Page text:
Look in c:\windows\inf (ensure you can see hidden and system files) and see if you can find the two files named usbstor.inf and usbstor.pnf.

If they are missing, you need to restore/replace them.

Copies of these files may be found in C:\Windows\System32\DriverStore\FileRepository inside a folder named usbstor.inf_xxxxxxxx. If more than one such folder exists, use the folder with the latest (newest) date.

Create a System Restore point first and reboot afterwards. If the above doesn't work and the problem is recent enough, you could rollback Windows to a time that the USB ports did work.

You could also verify using regedit that the key HKEY_LOCAL_MACHINE\SYSTEM\CurrentControlSet\Control\USBSTOR has an entry named Start whose value is 3.

See also if there is anything useful in the Event Viewer.

You could also try the oldest remedy of them all : Uninstall all the USB hubs from the Device Manager and then reboot.

  • 1
    Both of those files exist in the folder you mentioned and were last modified in 2011, so it doesn't look like they were corrupted or anything. As shown in the above screenshot of my registry, the Start value is already set to 3. – THE DOCTOR Dec 23 '13 at 19:32
  • Not to mention the USB mouse doesn’t work, so it is obviously NOT the USBSTOR service that’s the problem. – Synetech Dec 23 '13 at 19:44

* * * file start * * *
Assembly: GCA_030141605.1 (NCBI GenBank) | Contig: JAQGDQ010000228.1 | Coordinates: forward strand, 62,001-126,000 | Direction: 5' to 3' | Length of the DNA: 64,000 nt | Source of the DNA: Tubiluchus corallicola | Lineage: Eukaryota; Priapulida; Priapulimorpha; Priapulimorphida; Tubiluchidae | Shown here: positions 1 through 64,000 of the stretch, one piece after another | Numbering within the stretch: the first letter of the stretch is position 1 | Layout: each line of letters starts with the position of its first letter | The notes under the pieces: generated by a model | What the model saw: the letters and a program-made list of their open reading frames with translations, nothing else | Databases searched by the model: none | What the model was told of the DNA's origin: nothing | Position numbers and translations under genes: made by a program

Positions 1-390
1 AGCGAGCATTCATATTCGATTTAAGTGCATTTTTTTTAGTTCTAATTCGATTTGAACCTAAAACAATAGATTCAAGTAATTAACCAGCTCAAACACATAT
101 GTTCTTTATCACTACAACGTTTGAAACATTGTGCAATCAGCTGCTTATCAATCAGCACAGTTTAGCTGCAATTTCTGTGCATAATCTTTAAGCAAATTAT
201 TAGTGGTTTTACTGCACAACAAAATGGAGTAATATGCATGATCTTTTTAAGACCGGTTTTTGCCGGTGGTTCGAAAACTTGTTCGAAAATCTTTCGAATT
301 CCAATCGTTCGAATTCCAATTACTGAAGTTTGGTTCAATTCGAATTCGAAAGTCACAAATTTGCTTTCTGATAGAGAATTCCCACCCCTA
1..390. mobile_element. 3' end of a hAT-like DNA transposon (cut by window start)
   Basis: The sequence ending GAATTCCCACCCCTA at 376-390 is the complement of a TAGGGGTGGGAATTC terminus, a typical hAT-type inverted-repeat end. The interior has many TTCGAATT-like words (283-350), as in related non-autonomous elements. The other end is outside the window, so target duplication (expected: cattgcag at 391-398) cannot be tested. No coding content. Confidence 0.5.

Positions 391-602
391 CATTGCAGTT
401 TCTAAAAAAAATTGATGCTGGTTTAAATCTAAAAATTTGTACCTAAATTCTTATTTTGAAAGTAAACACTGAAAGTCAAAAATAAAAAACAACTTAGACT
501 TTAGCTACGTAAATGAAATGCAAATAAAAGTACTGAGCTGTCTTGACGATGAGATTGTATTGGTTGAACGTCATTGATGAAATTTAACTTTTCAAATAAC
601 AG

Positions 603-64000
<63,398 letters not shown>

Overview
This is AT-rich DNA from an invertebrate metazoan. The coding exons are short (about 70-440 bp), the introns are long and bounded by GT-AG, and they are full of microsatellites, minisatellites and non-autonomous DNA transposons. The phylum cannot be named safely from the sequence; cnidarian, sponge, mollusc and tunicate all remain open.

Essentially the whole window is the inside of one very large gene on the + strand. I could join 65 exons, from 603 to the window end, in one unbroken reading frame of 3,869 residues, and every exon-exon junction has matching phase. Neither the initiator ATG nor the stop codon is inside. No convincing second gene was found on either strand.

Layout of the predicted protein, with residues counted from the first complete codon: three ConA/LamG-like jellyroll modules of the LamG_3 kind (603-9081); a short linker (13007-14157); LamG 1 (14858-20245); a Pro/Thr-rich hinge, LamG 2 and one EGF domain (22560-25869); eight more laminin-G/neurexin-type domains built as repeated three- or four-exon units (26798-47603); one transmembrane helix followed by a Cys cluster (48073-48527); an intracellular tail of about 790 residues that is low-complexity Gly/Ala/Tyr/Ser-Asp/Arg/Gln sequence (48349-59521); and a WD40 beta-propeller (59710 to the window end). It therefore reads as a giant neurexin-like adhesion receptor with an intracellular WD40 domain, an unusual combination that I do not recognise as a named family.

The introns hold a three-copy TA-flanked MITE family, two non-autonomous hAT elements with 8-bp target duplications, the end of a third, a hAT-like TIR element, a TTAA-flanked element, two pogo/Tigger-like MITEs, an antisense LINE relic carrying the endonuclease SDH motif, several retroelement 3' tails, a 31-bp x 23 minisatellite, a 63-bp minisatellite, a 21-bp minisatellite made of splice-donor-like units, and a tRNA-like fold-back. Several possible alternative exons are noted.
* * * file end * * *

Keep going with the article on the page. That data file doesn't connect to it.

• Anything useful in the Event Viewer? Have you tried to uninstall all the USB hubs in device manager then reboot? – harrymc Dec 23 '13 at 20:03
  • @harrymc - The event viewer doesn't tell me anything new. It just says that "The USB Mass Storage Driver service failed to start due to the following error: The service cannot be started, either because it is disabled or because it has no enabled devices associated with it." I have tried uninstalling the USB hubs from the device-manager as mentioned in the 1st paragraph of my question and it just hangs there with a progress bar for 24+ hours. After that, I figured it wasn't doing any good and I killed it from the task manager. – THE DOCTOR Dec 23 '13 at 20:44
  • @THEDOCTOR, it’s not starting the service because as it says, it has no associated devices to load it for, and that’s because your USB ports are off. – Synetech Dec 23 '13 at 20:52

Assuming the BIOS does not provide a way to disable USB, and you have checked to ensure they've not been disabled in the BIOS...

Boot to a 3rd-party OS (a current Linux LiveCD of some kind should do it) -- Do the USB ports work? If not, then you have a hardware issue and you need to get your notebook repaired.

Also, the BIOS should detect, and will most likely show you (bootable) USB drives in the boot-order menu. If they don't show up there then, again, it signifies dead USB ports -- a hardware issue -- time to take it in for repair.

If these ways can detect the USB drives, and they work, then your Windows is messed up and it's probably best/easiest to back it up and try a fresh install.

  • I've determined it's not a hardware issue. A fresh install isn't a very good option for me given that this is a work laptop with a lot set up on it which would be a royal pain to reinstall/reconfigure. Isn't there some other way I can attempt to fix my USB ports without having to reinstall Windows? – THE DOCTOR Dec 23 '13 at 16:41